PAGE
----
Though Federal Reserve policymakers, worried that global financial market volatility could dampen the U.S. economy, did not raise the interest rates last week, they have begun laying the groundwork for a possible interest rate increase in October.
Two voting members of the Federal Open Market Committee, which sets monetary policy, said they were close to approving a rate hike on Thursday but wanted to take more time to assess the effects of the market turmoil and China’s slowing economy. Both said they expected a hike this year.
“It’s too early to know whether this episode amounts to a bona fide shock to the economy or just a nervous spasm in the markets,” Dennis Lockhart, president of the Federal Reserve Bank of Atlanta, said Monday.
Lockhart, a centrist, is one of the 10 voting members of the policy-setting Federal Open Market Committee. It voted 9-1 on Thursday to hold the central bank’s benchmark short-term rate at near zero percent after a much-anticipated two-day meeting last week.
Lockhart said Monday that he was confident the Fed would do so by the end of the year. The rate has been near zero since late 2008 in an attempt to stimulate the economy. The Fed meets again Oct. 27-28, then Dec. 15-16.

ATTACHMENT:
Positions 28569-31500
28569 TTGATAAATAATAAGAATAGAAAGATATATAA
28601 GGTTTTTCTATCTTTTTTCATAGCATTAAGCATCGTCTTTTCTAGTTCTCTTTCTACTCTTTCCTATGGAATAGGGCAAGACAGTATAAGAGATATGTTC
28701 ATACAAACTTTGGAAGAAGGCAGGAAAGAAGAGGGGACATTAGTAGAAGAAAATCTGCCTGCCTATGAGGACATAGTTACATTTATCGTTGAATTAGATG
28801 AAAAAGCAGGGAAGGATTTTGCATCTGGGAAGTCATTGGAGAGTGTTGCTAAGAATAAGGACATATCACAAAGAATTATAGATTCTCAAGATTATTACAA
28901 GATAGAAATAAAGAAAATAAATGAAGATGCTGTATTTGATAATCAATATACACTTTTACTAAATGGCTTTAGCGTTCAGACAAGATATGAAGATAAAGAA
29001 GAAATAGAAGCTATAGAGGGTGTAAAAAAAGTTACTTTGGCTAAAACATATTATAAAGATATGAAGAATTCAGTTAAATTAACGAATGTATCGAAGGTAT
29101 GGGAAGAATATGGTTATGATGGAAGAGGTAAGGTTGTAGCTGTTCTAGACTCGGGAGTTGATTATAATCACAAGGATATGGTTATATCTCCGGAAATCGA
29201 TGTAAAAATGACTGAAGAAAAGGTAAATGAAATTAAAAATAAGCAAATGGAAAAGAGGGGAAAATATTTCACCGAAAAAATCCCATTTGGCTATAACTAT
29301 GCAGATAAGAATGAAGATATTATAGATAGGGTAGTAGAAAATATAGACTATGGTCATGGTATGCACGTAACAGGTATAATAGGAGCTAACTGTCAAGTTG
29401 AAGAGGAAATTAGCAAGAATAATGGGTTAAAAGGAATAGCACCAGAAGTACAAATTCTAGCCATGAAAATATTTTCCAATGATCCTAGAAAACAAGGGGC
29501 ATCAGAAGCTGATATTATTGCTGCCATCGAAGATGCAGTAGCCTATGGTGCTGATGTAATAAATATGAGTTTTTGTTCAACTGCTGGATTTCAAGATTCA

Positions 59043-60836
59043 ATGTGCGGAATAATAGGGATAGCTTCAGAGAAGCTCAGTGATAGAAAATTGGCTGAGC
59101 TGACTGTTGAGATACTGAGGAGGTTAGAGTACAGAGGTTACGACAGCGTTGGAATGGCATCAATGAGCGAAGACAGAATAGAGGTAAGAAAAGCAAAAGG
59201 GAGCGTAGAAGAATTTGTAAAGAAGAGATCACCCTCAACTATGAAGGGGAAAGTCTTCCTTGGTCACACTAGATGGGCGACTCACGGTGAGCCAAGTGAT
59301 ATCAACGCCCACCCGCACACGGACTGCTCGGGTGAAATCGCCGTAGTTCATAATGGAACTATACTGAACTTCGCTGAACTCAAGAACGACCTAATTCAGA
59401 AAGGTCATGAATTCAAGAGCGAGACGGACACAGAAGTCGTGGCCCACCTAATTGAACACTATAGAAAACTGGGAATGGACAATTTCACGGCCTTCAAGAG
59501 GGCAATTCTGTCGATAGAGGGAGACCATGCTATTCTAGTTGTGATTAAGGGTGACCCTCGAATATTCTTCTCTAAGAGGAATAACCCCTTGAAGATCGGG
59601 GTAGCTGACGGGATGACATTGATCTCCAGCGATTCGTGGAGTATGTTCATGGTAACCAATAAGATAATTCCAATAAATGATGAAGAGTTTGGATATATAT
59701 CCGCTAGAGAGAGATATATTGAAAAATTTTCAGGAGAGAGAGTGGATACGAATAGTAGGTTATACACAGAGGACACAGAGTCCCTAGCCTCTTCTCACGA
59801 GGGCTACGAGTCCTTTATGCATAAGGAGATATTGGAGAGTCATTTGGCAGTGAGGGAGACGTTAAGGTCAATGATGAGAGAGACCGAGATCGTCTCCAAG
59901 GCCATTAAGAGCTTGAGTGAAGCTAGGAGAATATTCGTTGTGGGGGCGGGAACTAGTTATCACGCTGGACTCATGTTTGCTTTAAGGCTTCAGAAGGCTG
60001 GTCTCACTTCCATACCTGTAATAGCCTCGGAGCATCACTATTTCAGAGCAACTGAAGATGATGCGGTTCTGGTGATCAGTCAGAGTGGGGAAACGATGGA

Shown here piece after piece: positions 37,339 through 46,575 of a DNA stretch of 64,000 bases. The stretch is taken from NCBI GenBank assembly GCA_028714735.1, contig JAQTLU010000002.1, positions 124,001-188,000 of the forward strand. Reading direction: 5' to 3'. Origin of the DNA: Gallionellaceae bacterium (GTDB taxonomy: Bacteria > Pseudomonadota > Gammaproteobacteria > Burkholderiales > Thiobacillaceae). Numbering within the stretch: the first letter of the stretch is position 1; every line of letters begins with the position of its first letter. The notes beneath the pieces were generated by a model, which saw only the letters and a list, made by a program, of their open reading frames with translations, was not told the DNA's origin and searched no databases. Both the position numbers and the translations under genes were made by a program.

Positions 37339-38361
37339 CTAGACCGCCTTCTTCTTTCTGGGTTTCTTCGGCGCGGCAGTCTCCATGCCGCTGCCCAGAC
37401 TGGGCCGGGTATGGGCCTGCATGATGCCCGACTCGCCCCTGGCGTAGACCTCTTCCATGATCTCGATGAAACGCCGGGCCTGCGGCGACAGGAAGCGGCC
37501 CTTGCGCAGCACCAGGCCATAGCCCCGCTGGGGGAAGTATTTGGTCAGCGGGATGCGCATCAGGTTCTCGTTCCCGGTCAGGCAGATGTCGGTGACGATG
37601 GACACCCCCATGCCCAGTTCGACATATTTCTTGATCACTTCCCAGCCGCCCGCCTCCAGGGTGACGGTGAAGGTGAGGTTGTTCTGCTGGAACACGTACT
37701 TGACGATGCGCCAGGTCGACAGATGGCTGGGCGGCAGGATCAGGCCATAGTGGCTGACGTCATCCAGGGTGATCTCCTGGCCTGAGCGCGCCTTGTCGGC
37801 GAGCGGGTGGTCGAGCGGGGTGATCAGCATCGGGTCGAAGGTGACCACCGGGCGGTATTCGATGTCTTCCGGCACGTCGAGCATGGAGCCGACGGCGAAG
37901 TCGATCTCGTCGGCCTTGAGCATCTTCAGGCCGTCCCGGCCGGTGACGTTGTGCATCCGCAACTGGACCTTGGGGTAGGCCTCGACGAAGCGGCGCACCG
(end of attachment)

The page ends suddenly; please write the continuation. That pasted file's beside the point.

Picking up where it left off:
The labor market has healed enough for an interest rate hike, he said, but he remains concerned about inflation continuing to run well below the Fed’s 2% annual target.
“As things settle down, I will be ready for the first policy move on the path to a more normal interest-rate environment,” Lockhart said.
J. Lansner of the O.C. Register compared the market trends of the six counties in Southern California. He considered Orange County #1 in healthy, sustainable growth.
“What defines a healthy housing market? To me, it’s rising prices and growing sales activity backed by solid job growth. After the last boom-to-bust cycle, the durability of the upswing is paramount.
My study found that when it comes to housing, as in other areas of the economy, the closer it is to the ocean, the stronger the business climate.
No. 1 Orange
• Median Price, April: $600,000, up 4.2 percent in a year
• Sales, first four months of 2015 vs. previous seven: Up
• Months to sell inventory, as of May 21: 2 vs. 2.61 a year
• Jobless rate, April: 4.4 percent vs. 5.5 percent a year ago
The region’s healthiest market saw its median selling price reach the highest point since August 2007 – within 7 percent of the old, bubble-inflated peak. No Southern California county is closer to record high pricing.
Home sales in the first four months of the year were up 4 percent vs. 2014; it was the fastest start to a year since 2006; and Orange County posted the biggest sales increase, compared with its seven-year average, of all the Southern California counties.
Sales of old problems in Orange County are minimal. Just 3 percent of listed homes are categorized as “distressed properties,” the smallest share of any county in Southern California.
And powering the surge is the lowest unemployment rate in the region at 4.4 percent.
Yes, Orange County will stretch any house hunter’s wallet with the region’s highest prices and lowest affordability (22 percent).
But an above-average rate of home purchases amid a hiring spree seems very sustainable…”